Once you get beyond those fundamentals, however, every business has something unique to address in terms of how they actually operate. Supporting the operational aspects of the business - managing people, resources, information, processes, etc. - is the next step in enabling the business.
Within each business there are different kinds of processes to facilitate, creating the demand for software developers to build systems to address specific processes or to deliver specific functionality to the many and varied businesses in the world. Even within an industry domain or realm, there are likely numerous solutions available for any given business problem. For most organizations, selecting the right applications for the business often requires that those applications integrate, or work together in some manner.
But here's the issue: not everyone programmer develops software the same way or using the same tools. What ends up happening is that each software product has its own "footprint", and behaves differently. Some packages are written well and offer flexibility in how they are implemented; and some not. Disparity in application design and operating platform requirements can significantly increase the complexity of not only integrating the solutions, but managing the software and platforms to keep those integrations running. For these (and other) reasons, application integration (or data integration) is not always easily accomplished in a small business.
At an ever-increasing level, users are also now demanding remote and mobile capability from their software. The market has generally accepted the value of remote/mobile access, and businesses need to offer their workers the flexibility to work from a variety of locations (at the office, from a remote office, from home). Now the enterprise has to figure out a way to fit that square peg (the software they currently use) into a round hole (mobility!) It really starts to matter if the software products in use are all designed to run differently. Can the organization's selected applications be oriented towards remote or mobile access? Generally, the answer is "YES" (but with caveats).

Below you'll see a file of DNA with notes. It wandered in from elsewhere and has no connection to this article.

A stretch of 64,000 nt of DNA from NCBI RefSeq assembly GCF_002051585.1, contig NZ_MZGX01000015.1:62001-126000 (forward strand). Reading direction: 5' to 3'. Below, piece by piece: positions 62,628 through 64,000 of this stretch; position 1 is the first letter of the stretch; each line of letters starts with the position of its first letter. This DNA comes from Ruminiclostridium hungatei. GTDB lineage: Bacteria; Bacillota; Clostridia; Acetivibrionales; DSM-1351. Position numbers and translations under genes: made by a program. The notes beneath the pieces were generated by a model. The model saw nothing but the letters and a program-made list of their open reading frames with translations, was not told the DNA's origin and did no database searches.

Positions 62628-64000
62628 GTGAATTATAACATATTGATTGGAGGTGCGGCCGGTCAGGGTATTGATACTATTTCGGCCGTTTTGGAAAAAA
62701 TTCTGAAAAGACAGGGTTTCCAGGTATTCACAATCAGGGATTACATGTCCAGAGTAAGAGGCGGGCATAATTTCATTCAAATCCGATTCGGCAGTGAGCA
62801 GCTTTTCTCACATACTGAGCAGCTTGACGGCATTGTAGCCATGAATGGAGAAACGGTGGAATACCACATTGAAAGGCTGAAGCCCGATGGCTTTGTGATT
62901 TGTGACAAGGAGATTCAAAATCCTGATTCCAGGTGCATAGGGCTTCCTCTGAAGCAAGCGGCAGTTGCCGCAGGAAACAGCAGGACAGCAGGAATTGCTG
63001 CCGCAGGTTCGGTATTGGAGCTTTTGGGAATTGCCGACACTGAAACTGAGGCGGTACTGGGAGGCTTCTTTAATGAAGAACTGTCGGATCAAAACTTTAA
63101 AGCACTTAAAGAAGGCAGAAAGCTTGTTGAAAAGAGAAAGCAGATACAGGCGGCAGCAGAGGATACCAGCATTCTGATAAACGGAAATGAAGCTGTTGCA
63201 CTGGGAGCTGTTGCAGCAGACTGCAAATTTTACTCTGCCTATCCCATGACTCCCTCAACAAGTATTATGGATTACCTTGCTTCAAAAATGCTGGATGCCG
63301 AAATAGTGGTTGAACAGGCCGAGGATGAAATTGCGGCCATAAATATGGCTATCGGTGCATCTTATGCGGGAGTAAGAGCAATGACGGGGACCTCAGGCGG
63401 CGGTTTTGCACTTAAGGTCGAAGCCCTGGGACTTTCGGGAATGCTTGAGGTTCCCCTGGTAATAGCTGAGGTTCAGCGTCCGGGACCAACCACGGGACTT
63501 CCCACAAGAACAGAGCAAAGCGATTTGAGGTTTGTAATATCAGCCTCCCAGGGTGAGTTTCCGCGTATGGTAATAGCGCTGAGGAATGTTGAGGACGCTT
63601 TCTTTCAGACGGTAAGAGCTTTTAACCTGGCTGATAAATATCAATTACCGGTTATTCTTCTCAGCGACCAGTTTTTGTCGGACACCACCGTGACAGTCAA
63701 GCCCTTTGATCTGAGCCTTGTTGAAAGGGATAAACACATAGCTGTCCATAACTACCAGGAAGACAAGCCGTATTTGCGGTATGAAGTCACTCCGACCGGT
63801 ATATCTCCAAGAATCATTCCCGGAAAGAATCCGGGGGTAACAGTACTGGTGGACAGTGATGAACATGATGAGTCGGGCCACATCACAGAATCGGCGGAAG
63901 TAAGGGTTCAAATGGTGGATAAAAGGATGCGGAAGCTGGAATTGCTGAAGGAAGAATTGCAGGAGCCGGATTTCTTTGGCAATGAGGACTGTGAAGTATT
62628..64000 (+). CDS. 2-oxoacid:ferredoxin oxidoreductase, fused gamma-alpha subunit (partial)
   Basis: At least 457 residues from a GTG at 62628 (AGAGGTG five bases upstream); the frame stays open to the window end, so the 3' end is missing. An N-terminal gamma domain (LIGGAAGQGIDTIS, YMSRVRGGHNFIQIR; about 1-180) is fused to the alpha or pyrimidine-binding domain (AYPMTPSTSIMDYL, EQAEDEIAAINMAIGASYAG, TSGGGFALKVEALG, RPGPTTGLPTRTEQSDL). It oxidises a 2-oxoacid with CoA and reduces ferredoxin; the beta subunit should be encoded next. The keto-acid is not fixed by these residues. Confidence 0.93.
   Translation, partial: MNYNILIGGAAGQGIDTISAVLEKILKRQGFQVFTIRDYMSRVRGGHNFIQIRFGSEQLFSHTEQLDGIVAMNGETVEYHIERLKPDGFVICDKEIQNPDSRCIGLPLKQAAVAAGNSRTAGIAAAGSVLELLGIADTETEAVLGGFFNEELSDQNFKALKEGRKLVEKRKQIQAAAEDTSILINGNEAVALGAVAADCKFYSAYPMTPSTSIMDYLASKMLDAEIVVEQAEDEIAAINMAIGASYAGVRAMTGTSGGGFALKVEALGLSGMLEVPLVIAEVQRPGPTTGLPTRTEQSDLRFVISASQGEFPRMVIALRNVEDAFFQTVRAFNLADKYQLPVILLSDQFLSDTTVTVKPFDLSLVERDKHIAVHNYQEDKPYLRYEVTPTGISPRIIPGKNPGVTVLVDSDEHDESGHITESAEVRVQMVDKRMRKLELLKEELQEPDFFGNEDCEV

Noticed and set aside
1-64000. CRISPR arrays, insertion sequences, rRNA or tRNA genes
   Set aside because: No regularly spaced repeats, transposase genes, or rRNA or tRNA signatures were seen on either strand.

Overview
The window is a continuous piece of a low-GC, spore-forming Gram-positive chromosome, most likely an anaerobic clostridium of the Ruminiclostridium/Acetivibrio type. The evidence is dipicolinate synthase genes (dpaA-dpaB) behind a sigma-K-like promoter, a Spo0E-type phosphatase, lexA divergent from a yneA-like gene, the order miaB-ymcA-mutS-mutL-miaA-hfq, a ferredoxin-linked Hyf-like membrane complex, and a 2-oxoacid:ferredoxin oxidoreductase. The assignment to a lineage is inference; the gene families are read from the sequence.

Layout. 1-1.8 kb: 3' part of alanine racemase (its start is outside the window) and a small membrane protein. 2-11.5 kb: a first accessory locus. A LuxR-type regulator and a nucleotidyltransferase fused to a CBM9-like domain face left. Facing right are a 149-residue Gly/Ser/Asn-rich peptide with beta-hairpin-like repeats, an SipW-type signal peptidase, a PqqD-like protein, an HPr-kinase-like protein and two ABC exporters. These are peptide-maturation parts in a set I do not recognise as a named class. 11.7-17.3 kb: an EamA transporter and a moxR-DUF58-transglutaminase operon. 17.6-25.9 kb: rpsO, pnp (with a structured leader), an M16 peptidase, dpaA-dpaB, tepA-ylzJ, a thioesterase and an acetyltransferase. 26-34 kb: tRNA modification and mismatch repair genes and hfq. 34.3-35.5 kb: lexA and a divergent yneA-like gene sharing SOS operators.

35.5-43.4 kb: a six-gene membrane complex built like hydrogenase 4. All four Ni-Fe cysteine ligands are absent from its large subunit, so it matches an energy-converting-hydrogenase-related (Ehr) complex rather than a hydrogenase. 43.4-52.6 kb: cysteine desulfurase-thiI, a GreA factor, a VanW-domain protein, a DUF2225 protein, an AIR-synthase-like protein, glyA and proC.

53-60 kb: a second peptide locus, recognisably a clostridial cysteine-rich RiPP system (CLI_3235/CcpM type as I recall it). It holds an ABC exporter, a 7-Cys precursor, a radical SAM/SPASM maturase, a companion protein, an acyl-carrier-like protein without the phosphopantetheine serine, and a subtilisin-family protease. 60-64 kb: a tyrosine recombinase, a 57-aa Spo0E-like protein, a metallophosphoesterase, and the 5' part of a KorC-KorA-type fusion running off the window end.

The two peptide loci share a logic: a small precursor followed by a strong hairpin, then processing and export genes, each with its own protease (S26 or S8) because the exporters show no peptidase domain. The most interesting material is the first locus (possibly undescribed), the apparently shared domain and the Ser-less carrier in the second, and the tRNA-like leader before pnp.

The Application Service Provider model, or hosted application model, was developed to provide remote access capability to applications that traditionally don't work in that capacity. Additionally, the ASP model was designed to improve application management and administration for the subscriber, reducing or eliminating the complexities of handling multiple integrated solutions. Allowing a business to "migrate" to the web gives that business new capability and, potentially, a new working model that could easily include remote offices and mobile users. Migrating with the existing in-use applications allows the business to benefit from the new working model, but avoids the difficulties of transitioning to and learning new software.
Application hosting isn't a new concept at all, it's just gaining in popularity for several key reasons:
- Broadband is plentiful. You can get high-speed internet service now just about anywhere. That wasn't the case just a few short years ago.
- Localized IT solutions are getting more complex. Bundled solutions (like a Microsoft Small Business Server) make it easier to purchase an array of technology solutions for your business, but there's nothing in the package that makes it easier to set up and manage over time.
- Remote and mobile access is critical. More businesses operate with a home-based workforce ("home sourcing"), or with multiple business locations. The Internet has made it a global economy, and remote and mobile access is what helps a distributed enterprise work as a collective or unit.
- SaaS solutions, such as online banking, have raised awareness of the possibility of secure Internet-based computing. So, as new SaaS solutions emerge, the market is beginning to recognize the value of hosting and is building trust in the model.